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BIOL 133 (3)
Chapter 3

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Department
Biology
Course
BIOL 133
Professor
Denise Woodward
Semester
Spring

Description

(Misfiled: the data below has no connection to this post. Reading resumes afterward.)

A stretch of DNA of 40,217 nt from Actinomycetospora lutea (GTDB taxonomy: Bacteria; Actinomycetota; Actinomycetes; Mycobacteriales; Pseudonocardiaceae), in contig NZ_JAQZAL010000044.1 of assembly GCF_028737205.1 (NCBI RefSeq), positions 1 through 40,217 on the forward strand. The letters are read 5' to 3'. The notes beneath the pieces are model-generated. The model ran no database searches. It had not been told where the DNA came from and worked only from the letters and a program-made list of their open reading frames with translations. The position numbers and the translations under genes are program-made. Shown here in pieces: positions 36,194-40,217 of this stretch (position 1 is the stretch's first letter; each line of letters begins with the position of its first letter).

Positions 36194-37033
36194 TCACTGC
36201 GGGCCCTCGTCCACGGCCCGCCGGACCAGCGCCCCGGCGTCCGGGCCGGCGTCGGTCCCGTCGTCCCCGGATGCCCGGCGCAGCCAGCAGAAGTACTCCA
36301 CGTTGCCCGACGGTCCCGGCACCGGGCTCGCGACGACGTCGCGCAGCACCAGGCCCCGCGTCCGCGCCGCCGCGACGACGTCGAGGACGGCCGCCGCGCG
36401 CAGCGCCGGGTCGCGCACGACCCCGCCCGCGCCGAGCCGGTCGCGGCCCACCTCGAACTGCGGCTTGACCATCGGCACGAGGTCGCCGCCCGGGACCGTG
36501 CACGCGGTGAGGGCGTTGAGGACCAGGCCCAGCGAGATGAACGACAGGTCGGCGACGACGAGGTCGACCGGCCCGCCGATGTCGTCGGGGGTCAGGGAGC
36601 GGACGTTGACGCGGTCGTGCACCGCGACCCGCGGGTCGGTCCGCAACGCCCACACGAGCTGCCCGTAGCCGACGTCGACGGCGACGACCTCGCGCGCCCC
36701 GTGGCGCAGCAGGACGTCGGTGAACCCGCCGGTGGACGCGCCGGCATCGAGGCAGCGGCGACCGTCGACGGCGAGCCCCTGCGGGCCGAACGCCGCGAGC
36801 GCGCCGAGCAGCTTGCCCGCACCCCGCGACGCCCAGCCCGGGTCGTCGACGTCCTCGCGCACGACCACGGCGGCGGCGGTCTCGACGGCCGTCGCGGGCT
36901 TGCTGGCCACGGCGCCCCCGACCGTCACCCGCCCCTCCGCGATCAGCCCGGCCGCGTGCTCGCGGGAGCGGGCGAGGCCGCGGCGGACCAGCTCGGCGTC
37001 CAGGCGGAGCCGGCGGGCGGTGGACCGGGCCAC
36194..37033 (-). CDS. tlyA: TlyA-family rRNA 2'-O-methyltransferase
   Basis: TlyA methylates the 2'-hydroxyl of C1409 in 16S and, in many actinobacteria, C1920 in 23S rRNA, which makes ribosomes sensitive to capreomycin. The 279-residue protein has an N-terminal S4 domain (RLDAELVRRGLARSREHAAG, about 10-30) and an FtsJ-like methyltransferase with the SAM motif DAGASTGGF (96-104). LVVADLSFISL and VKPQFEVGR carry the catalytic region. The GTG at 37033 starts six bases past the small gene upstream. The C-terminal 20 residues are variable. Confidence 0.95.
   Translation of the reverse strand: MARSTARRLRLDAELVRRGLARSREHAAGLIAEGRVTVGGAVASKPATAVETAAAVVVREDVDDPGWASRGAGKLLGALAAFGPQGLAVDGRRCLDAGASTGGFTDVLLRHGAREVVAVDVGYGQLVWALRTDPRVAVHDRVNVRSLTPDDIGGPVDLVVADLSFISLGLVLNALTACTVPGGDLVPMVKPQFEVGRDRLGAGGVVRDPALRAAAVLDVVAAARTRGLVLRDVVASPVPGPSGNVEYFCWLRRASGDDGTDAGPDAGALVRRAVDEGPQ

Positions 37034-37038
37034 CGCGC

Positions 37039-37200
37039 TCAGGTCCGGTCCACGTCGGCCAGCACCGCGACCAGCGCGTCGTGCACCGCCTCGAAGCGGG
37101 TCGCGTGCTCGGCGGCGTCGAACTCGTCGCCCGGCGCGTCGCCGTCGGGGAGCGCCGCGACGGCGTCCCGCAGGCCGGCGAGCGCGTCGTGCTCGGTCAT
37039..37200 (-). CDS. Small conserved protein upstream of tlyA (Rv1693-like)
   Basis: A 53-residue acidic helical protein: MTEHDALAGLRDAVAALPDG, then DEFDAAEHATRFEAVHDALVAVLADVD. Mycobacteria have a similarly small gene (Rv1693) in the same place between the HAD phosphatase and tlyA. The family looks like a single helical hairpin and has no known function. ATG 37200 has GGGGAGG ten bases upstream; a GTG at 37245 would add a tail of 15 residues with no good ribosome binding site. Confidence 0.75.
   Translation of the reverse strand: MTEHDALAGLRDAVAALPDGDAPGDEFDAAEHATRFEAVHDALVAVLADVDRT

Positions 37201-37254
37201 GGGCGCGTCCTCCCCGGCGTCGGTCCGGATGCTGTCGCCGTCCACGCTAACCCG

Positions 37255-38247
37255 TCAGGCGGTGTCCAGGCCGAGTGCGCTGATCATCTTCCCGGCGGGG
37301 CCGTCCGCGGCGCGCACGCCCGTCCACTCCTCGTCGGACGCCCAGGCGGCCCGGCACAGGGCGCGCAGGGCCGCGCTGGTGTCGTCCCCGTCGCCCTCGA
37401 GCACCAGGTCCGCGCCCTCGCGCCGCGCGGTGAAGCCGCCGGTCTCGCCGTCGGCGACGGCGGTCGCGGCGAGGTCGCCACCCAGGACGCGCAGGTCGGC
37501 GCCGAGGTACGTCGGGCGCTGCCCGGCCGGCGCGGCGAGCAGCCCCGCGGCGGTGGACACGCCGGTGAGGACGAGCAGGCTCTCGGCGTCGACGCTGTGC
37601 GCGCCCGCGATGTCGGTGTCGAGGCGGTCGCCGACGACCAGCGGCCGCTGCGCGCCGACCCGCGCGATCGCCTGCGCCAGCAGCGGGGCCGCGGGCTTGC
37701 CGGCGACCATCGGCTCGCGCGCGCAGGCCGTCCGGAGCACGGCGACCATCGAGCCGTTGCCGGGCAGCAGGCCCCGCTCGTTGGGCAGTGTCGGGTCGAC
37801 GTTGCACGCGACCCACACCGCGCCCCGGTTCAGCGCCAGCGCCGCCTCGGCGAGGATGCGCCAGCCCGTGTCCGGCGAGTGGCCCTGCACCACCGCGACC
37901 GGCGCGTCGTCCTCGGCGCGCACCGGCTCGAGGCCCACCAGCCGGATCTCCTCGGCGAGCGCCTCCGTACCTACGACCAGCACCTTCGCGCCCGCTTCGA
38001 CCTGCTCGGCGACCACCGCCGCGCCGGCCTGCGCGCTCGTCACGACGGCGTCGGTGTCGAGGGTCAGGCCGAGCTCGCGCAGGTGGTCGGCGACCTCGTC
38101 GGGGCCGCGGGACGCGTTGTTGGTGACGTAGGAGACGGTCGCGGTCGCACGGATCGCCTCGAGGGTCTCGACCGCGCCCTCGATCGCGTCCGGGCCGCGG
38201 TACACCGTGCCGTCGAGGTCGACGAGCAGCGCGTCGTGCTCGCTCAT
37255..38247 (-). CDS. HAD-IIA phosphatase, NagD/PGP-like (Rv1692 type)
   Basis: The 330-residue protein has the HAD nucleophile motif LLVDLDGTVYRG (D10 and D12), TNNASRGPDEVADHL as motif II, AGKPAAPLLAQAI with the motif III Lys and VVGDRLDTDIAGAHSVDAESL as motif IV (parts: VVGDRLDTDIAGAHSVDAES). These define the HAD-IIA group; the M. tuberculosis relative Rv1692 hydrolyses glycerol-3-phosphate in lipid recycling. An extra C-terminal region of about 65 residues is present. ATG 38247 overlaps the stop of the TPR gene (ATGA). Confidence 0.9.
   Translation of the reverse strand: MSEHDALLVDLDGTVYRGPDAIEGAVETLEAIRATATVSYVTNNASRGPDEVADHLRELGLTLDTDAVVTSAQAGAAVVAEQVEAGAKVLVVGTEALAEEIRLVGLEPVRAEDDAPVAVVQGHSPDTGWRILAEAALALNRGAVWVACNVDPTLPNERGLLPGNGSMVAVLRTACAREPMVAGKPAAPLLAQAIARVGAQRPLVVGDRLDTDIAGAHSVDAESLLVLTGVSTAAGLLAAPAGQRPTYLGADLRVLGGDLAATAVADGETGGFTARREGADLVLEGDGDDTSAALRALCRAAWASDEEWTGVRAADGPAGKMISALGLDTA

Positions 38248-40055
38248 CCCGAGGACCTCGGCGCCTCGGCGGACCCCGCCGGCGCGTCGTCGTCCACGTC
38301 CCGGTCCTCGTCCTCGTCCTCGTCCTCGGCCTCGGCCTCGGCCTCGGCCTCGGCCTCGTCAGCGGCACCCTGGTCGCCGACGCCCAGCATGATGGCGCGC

Meiosis – why does it happen? • Cell division for reproduction • Diploid cell (2n)  4 haploid cells(1n) – Mitosis: 1(2n)  2(2n) = cloning • Each daughter cell is different from others • Generates genetic diversity Meiosis I • Prophase I • Metaphase I • Anaphase I • Telophase I • Meiosis I: reduces ploidy level and separates homologous chromosomes Homologous chromosomes • Chromosomes w/ same size, shape, and linear arrangement of genes (can have different alleles) Meiosis I: reduction division Meiosis II: equational division Prophase I – What happens? • Chromosomes condense • Homologous chromosomes synapse (attach to each other) • Crossing over can occur Crossing Over • Crossing over produces • genetic diversity When a cell with 2 chromosome pairs goes through meiosis, how many different chromosome arrangements are possible? • 4 possible chromosome arrangements When a cell with 3 chromosome pairs goes through meiosis, how many different chromosome arrangements are possible? • 8 possible chromosome arrangements n # possible arrangements = 2 n=# of homologous pairs Independent Assortment • Metaphase I • Non-homologous chromosomes line up independently of each other After meiosis, gametes mature into sperm and eggs • Where are sperm formed in the human male? • Where are eggs formed in the human female? Spermatogenesis • Spermatogonium (2n): precursor to sperm cells • Spermatogonium  (Mitosis)  primary spermatocyte (2n) • primary spermatocyte  (Meiosis I)  secondary spermatocyte (1n) • secondary spermatocyte (Meiosis II)  spermatid Spermatogenesis • Each spermatid then develops flagella and becomes individual spermatozoa • Sperm are small and do not house many organelles (nucleus and mitochondria) Contains nucleus and acrosome (digestive enzymes to enter egg) Oogenesis • Oogonium (2n): precursor to egg cells • Oogonium  (Mitosis)  primary oocyte (2n) • primary oocyte
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